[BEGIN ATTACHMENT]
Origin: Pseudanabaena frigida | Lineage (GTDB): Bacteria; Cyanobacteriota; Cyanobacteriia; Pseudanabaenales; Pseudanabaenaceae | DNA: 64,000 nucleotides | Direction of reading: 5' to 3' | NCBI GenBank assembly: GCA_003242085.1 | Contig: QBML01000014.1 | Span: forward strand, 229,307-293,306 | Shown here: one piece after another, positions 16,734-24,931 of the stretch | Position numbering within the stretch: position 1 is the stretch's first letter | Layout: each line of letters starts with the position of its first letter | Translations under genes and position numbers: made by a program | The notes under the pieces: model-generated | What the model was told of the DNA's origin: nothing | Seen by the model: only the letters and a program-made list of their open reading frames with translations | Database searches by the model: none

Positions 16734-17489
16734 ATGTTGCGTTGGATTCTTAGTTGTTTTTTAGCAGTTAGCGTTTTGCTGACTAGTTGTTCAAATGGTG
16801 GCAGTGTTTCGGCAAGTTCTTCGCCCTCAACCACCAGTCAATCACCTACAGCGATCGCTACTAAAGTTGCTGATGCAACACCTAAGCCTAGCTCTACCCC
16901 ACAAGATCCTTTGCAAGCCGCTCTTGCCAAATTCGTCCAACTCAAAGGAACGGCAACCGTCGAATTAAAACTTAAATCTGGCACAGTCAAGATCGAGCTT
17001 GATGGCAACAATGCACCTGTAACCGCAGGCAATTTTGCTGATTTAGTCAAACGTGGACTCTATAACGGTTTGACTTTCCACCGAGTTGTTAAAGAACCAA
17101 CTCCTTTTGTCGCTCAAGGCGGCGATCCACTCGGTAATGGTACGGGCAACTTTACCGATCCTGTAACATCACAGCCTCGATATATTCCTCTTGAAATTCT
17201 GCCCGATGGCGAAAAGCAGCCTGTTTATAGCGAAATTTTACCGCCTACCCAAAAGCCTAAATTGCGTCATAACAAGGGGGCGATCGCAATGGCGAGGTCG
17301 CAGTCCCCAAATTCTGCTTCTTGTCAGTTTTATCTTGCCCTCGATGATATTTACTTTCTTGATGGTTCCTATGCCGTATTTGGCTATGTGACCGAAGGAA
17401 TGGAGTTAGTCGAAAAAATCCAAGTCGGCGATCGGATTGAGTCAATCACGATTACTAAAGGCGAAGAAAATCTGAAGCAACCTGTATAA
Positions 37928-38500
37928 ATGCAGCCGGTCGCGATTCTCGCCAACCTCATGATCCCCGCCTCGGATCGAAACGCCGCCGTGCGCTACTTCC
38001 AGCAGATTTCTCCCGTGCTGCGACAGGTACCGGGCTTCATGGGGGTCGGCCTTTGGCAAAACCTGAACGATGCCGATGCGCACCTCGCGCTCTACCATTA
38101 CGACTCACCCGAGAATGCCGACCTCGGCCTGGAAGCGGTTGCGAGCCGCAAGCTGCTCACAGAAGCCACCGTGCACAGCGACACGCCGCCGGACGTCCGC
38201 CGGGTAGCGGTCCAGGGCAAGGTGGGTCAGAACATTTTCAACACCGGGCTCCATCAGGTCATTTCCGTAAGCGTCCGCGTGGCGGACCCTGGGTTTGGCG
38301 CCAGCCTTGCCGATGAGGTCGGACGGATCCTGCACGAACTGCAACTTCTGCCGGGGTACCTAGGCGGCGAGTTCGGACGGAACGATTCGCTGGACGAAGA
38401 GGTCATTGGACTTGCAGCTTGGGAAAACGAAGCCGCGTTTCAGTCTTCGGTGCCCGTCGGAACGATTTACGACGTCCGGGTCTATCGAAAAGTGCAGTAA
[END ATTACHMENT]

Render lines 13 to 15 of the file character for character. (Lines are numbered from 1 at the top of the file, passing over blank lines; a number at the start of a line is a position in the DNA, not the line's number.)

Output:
38001 AGCAGATTTCTCCCGTGCTGCGACAGGTACCGGGCTTCATGGGGGTCGGCCTTTGGCAAAACCTGAACGATGCCGATGCGCACCTCGCGCTCTACCATTA
38101 CGACTCACCCGAGAATGCCGACCTCGGCCTGGAAGCGGTTGCGAGCCGCAAGCTGCTCACAGAAGCCACCGTGCACAGCGACACGCCGCCGGACGTCCGC
38201 CGGGTAGCGGTCCAGGGCAAGGTGGGTCAGAACATTTTCAACACCGGGCTCCATCAGGTCATTTCCGTAAGCGTCCGCGTGGCGGACCCTGGGTTTGGCG